SERVERLESS SECURIT Y
he world of IT is changing, and more and more services seem to be moving from
centralised servers to decentralised server providers, i.e. cloud vendors like Amazon
Web Services (AWS), Microsoft Azure and Google Cloud Platform (GCP). The services
themselves are also becoming more decentralised, meaning that they are broken down
into smaller pieces called microservices. Common examples of microservices are AWS S3 buckets for
storing objects in the cloud, and AWS Lambda for running small pieces of code. Several microservices are
then interconnected in order to provide the original functionality of the service it replaces.
Let’s look at an example. Imagine a standard web application, say an online store selling products over
the internet. You would have the web application itself, a product database for all your goods, another
database (with higher protection) for storing all transactions and potentially sensitive information like
credit card information, and maybe other connections to various backend services. Then you would have
some kind of backend server software to orchestrate everything.
All these pieces of the application could be implemented as a separate microservice of its own, and the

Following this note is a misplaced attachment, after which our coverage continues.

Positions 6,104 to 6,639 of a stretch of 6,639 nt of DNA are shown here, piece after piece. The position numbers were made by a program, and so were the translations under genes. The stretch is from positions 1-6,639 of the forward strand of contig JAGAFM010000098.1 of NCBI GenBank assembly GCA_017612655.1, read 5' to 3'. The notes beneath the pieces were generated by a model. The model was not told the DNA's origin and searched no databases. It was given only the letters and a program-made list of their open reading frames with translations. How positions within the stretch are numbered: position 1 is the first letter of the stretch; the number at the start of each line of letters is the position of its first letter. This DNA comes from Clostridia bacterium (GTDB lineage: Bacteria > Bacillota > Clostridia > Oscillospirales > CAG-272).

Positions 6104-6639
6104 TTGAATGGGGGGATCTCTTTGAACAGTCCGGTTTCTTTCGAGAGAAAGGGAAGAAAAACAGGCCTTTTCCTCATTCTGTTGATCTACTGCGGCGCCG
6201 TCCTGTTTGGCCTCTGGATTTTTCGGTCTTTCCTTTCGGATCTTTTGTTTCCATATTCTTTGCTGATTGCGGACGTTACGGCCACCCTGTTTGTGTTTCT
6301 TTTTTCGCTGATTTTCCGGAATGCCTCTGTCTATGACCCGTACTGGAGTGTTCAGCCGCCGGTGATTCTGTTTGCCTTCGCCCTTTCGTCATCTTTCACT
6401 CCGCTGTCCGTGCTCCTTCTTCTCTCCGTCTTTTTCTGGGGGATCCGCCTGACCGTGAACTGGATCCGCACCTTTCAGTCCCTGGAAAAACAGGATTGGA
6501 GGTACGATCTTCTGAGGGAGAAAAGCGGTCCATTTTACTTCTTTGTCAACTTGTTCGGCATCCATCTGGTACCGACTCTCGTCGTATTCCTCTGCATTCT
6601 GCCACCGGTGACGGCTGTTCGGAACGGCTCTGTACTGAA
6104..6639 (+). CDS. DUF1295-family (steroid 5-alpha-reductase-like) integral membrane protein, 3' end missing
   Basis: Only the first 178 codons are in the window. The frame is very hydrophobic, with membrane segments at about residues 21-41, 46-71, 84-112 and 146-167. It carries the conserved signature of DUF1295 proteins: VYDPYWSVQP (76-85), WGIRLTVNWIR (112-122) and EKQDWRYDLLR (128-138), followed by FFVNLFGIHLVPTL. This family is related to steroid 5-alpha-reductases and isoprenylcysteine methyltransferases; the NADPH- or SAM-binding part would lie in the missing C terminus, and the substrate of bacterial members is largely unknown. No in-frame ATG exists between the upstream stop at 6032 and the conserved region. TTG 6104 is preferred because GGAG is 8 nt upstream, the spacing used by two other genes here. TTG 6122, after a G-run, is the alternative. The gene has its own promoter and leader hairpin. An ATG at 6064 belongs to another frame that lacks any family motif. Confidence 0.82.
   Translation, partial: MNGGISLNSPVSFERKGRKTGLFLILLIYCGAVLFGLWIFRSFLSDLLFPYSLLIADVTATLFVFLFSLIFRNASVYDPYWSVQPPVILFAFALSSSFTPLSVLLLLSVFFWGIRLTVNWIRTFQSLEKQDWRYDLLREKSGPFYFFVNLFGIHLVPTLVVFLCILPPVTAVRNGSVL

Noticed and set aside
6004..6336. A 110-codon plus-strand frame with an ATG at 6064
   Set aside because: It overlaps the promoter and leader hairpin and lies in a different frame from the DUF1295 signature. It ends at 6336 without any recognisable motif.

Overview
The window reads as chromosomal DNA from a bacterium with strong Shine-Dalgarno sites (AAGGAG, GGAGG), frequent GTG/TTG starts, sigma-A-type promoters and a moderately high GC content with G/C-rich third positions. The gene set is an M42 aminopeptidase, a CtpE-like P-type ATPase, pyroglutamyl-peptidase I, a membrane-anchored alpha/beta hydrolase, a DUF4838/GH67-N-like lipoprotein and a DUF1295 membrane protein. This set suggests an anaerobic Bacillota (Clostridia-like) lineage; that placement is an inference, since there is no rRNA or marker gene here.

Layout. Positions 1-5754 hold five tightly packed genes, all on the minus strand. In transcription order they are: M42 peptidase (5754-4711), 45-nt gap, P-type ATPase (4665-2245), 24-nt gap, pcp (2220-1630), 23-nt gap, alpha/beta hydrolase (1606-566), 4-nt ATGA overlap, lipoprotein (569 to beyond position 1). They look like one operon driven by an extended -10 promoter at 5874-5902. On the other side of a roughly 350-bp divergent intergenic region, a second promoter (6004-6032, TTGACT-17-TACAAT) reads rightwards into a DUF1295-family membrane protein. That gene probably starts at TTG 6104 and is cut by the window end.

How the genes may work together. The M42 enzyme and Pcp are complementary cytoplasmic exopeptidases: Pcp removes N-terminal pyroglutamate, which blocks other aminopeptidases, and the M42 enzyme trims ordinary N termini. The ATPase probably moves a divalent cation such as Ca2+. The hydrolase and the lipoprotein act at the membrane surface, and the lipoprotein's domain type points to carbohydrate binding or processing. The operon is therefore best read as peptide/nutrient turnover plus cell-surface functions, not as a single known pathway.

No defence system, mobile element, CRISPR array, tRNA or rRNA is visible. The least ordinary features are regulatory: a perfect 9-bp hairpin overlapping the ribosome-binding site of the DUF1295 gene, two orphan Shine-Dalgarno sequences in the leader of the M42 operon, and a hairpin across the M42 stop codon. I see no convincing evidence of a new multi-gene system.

backend server software could be broken down into separate functions each with their own specific task.
You have one specific function that handles searching the product database only, and another function
for placing orders, and so on. This way of architecting applications is called serverless, and is rapidly
becoming the standard by which companies develop new services and applications. •
Cloud Functions -
From a security perspective, this offers a quite dramatic change
in how we look at securing our applications. First of all, there
is no real perimeter as defined in traditional IT security terms.
Instead, all microservices have their own environment that has
to be secured with policies, roles, audit trails, etc. This vastly
increases the attack surface, and introduces a whole new way
of looking at what needs to be secured and how.
This article will look into a few of the most important aspects
of serverless security, and explain the most critical areas
where special attention is needed. It will also discuss some
common misunderstandings about the perceived security in
some of the microservices.
FROM MONOLITHIC SERVERS TO SERVERLESS
Transforming an application that runs on traditional servers
to a serverless architecture can be a daunting task. In fact, in
many cases it would be easier to rewrite the whole application
from scratch rather than trying to redesign it. Especially if
the application is large with a lot of functionality. However,
if the goal is to migrate from on-premises servers to a cloud